Showing true integrity, journalists and television anchors took to Twitter and the airwaves on Friday night to acknowledge that the media severely misreported Donald Trump’s alleged ties to Russia, as well as what Mueller’s probe was likely to find. They are, after all, true professionals.

“How could they let Trump off the hook?” an inconsolable Chris Matthews asked NBC reporter Ken Dilanian during a segment on CNN’s ‘Hardball’.

Dilanian tried to comfort the CNN host with some of his signature NBC punditry.

“My only conclusion is that the president transmitted to Mueller that he would take the Fifth. He would never talk to him and therefore, Mueller decided it wasn’t worth the subpoena fight,” he expertly mused.

Actually, there were several Serious Journalists who used their unsurpassed analytical abilities to conjure up a reason why Mueller didn’t throw the book at Trump, even though the president is clearly a Putin puppet.

“It’s certainly possible that Trump may emerge from this better than many anticipated. However! Consensus has been that Mueller would follow DOJ rules and not indict a sitting president. I.e. it’s also possible his report could be very bad for Trump, despite ‘no more indictments,'” concluded Mark Follman, national affairs editor at Mother Jones, who presumably, and very sadly, was not being facetious.

Revered news organs were quick to artfully modify their expectations regarding Mueller’s findings.

“What is collusion and why is Robert Mueller unlikely to mention it in his report on Trump and Russia?” a Newsweek headline asked following Friday’s tragic announcement.

Three months earlier, Newsweek had meticulously documented all the terrible “collusion” committed by Donald Trump and his inner circle.

But perhaps the most sobering reactions to the no-indictment news came from those who seemed completely unfazed by the fact that Mueller’s investigation, aimed at uncovering a criminal conspiracy between Trump and the Kremlin, ended without digging up a single case of “collusion.”

The denials, evasions and bizarre hot takes are made even more poignant by the fact that just days ago, there was still serious talk about Trump’s entire family being hauled off to prison.

“You can’t blame MSNBC viewers for being confused. They largely kept dissenters from their Trump/Russia spy tale off the air for 2 years. As recently as 2 weeks ago, they had @JohnBrennan strongly suggesting Mueller would indict Trump family members on collusion as his last act,” journalist Glenn Greenwald tweeted.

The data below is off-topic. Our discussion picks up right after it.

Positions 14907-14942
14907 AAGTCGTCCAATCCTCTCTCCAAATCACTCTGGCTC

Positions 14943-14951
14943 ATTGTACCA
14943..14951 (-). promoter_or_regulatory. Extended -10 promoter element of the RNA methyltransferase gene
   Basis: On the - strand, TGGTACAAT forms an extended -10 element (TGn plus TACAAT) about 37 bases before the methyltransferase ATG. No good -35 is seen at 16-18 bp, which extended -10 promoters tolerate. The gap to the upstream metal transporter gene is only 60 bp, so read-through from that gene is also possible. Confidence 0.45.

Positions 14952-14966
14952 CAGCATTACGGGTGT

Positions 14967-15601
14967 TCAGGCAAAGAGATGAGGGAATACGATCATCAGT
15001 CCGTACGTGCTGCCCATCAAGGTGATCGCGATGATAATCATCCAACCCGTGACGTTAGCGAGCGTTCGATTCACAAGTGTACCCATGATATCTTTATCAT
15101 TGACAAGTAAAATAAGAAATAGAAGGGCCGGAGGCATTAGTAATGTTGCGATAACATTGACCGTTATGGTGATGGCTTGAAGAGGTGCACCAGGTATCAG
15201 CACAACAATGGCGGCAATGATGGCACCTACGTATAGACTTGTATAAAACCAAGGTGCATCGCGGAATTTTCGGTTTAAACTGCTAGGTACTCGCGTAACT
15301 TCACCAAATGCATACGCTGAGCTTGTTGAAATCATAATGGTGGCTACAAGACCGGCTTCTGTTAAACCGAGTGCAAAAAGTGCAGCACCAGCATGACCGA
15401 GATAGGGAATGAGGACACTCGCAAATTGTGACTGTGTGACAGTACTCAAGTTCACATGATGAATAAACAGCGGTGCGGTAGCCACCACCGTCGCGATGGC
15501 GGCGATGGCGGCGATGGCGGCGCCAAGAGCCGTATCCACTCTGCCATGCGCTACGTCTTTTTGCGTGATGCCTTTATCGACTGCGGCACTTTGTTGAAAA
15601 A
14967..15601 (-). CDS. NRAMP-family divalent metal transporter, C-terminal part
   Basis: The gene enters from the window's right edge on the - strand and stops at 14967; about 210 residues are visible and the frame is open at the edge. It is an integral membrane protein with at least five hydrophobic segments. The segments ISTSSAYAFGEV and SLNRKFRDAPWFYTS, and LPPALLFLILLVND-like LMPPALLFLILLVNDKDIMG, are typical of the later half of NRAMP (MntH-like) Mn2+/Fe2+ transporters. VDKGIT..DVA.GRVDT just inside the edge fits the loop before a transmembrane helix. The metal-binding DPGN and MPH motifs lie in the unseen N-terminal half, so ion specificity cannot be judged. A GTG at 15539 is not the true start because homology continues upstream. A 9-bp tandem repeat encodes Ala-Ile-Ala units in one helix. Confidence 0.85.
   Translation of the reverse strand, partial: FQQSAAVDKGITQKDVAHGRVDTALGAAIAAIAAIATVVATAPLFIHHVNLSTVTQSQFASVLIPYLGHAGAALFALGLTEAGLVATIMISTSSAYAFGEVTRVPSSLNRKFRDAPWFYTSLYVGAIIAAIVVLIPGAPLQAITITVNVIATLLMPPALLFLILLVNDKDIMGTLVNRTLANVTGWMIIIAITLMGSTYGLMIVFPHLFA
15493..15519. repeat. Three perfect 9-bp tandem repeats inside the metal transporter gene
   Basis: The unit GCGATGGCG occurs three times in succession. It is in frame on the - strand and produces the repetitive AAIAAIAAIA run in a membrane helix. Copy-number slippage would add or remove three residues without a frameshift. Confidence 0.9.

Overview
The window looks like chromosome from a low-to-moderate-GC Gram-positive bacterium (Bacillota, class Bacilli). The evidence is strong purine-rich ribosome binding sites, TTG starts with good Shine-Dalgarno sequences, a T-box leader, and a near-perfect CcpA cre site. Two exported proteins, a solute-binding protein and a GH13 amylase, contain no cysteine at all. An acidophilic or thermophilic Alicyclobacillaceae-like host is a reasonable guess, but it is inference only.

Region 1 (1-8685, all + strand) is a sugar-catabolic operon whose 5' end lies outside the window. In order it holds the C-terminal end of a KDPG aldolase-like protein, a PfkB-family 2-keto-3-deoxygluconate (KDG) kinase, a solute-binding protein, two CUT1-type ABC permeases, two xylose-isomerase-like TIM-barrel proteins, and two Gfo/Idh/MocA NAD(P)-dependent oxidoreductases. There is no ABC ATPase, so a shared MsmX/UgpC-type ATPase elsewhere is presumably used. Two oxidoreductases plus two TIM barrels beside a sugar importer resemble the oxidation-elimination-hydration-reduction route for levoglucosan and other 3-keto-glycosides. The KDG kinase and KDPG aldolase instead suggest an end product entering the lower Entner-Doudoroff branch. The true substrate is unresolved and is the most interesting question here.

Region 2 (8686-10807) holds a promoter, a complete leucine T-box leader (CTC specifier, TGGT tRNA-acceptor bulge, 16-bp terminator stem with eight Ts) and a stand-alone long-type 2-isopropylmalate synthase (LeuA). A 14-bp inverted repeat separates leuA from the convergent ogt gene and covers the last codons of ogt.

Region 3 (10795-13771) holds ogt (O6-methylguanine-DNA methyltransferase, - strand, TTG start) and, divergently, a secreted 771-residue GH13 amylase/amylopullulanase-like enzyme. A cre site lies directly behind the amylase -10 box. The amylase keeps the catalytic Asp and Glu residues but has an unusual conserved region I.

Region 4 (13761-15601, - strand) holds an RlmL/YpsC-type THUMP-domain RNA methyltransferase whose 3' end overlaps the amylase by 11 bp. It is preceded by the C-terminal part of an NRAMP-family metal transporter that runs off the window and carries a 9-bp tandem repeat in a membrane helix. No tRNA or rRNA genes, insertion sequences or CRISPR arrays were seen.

While the Mueller report has yet to be released to the public, the lack of indictments makes it clear that whatever was found, nothing came close to the vast criminal conspiracy alleged by virtually the entire American media establishment.

“You have been lied to for 2 years by the MSM. No Russian collusion by Trump or anyone else. Who lied? Head of the CIA, NSA,FBI,DOJ, every pundit every anchor. All lies,” wrote conservative activist Chuck Woolery.

Internet mogul Kim Dotcom was more blunt, but said it all: “Mueller – The name that ended all mainstream media credibility.”

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Canadian Lawmaker Accuses Trudeau Of Being A “Fake Feminist” (Video)

Rempel segued to Trudeau’s push to quash an investigation into allegations that he once groped a young journalist early in his political career

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Via Zerohedge

Canada’s feminist-in-chief Justin Trudeau wants to support and empower women…but his support stops at the point where said women start creating problems for his political agenda.

That was the criticism levied against the prime minister on Friday by a conservative lawmaker, who took the PM to task for “muzzling strong, principled women” during a debate in the House of Commons.

“He asked for strong women, and this is what they look like!” said conservative MP Michelle Rempel, referring to the former justice minister and attorney general Jody Wilson-Raybould, who has accused Trudeau and his cronies of pushing her out of the cabinet after she refused to grant a deferred prosecution agreement to a Quebec-based engineering firm.

She then accused Trudeau of being a “fake feminist”.

“That’s not what a feminist looks like…Every day that he refuses to allow the attorney general to testify and tell her story is another day he’s a fake feminist!”

Trudeau was so taken aback by Rempel’s tirade, that he apparently forgot which language he should respond in.

But Rempel wasn’t finished. She then segued to Trudeau’s push to quash an investigation into allegations that he once groped a young journalist early in his political career. This from a man who once objected to the continued use of the word “mankind” (suggesting we use “peoplekind” instead).

The conservative opposition then tried to summon Wilson-Raybould to appear before the Commons for another hearing (during her last appearance, she shared her account of how the PM and employees in the PM’s office and privy council barraged her with demands that she quash the government’s pursuit of SNC-Lavalin over charges that the firm bribed Libyan government officials). Wilson-Raybould left the Trudeau cabinet after she was abruptly moved to a different ministerial post – a move that was widely seen as a demotion.

Trudeau has acknowledged that he put in a good word on the firm’s behalf with Wilson-Raybould, but insists that he always maintained the final decision on the case was hers and hers alone.

Fortunately for Canadians who agree with Rempel, it’s very possible that Trudeau – who has so far resisted calls to resign – won’t be in power much longer, as the scandal has cost Trudeau’s liberals the lead in the polls for the October election.